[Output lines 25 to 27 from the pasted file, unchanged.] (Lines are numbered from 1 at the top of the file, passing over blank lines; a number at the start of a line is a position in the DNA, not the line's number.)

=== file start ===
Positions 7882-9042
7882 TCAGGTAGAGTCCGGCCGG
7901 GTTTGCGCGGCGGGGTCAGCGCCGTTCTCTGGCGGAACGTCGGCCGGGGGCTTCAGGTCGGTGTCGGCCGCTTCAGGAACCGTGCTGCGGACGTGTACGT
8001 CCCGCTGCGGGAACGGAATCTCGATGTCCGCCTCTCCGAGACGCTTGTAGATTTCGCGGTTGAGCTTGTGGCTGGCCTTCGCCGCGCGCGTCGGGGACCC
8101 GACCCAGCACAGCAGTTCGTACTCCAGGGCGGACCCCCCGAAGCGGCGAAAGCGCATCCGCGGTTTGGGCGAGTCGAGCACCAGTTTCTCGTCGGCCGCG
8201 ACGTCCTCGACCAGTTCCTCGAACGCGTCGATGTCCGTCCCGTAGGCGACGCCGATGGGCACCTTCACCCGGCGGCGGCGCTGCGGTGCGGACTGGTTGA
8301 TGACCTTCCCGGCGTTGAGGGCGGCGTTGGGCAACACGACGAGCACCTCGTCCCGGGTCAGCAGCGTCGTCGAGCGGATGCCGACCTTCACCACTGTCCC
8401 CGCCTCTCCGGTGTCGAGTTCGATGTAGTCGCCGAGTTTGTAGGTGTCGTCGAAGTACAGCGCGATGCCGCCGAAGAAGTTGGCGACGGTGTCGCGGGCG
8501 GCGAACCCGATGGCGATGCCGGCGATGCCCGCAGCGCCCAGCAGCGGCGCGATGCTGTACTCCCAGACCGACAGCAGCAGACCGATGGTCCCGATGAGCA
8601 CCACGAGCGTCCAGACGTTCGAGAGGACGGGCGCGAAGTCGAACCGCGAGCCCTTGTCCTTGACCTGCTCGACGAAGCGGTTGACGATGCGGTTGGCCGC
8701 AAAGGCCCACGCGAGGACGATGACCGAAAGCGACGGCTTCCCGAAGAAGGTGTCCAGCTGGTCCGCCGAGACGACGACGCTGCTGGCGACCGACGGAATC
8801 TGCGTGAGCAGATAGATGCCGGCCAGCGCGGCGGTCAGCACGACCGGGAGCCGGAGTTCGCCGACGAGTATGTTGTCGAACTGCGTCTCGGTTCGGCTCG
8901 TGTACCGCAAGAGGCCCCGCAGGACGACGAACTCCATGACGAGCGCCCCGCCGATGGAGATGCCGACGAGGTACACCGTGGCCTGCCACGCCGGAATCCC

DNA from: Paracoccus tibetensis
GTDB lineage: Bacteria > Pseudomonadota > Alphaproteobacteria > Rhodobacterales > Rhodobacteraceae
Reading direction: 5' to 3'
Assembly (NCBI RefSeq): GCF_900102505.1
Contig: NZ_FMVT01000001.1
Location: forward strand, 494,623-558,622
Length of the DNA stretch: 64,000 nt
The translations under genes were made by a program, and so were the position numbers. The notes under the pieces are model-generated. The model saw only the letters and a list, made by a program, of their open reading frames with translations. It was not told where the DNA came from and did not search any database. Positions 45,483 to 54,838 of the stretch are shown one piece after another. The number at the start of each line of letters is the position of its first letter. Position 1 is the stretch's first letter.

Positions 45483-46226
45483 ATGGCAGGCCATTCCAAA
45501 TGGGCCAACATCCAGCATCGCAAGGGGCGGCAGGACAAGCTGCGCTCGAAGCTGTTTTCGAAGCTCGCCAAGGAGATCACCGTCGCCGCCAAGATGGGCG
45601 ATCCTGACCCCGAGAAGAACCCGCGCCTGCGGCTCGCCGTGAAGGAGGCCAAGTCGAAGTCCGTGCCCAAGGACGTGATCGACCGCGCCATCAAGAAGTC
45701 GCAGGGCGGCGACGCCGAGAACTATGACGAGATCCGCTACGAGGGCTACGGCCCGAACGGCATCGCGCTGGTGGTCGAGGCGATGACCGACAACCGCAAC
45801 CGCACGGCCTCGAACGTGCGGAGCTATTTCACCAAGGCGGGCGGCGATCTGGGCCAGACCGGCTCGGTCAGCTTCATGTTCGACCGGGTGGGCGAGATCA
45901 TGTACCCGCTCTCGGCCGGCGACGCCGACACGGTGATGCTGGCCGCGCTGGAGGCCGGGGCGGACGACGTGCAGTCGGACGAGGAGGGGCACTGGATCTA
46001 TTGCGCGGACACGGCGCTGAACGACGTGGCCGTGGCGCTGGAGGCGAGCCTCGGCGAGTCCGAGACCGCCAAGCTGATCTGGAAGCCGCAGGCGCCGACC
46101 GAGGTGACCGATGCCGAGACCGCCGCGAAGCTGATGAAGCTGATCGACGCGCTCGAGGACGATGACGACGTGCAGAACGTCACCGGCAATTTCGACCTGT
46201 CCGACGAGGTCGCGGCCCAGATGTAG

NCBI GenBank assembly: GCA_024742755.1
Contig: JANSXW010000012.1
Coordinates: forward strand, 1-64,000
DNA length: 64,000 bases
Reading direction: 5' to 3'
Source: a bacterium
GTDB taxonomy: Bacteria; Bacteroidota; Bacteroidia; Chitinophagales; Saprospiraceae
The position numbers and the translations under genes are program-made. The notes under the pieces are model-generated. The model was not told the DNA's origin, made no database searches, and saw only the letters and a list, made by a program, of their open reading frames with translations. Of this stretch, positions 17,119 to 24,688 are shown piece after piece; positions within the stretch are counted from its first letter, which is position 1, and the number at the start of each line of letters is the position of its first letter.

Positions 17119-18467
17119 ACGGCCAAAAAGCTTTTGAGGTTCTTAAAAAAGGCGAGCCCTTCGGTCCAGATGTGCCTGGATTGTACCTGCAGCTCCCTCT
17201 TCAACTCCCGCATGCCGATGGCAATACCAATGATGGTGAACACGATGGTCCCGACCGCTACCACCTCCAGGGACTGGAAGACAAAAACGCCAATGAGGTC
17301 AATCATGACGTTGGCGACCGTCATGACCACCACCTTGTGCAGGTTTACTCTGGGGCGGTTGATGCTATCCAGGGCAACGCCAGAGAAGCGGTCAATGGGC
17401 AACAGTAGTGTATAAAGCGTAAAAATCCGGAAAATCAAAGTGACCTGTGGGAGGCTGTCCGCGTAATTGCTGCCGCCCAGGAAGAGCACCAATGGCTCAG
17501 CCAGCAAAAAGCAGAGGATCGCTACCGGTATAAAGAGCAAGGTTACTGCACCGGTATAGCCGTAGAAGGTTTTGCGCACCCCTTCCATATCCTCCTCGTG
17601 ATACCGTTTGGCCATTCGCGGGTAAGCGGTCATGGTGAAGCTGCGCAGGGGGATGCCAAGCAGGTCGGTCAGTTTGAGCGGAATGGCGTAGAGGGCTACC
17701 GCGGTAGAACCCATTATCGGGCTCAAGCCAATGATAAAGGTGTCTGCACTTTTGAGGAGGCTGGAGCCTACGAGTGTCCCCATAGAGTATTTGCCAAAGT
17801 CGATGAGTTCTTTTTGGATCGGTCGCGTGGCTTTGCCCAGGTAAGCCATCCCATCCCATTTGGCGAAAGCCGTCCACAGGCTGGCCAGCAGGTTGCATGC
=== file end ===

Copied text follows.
45601 ATCCTGACCCCGAGAAGAACCCGCGCCTGCGGCTCGCCGTGAAGGAGGCCAAGTCGAAGTCCGTGCCCAAGGACGTGATCGACCGCGCCATCAAGAAGTC
45701 GCAGGGCGGCGACGCCGAGAACTATGACGAGATCCGCTACGAGGGCTACGGCCCGAACGGCATCGCGCTGGTGGTCGAGGCGATGACCGACAACCGCAAC
45801 CGCACGGCCTCGAACGTGCGGAGCTATTTCACCAAGGCGGGCGGCGATCTGGGCCAGACCGGCTCGGTCAGCTTCATGTTCGACCGGGTGGGCGAGATCA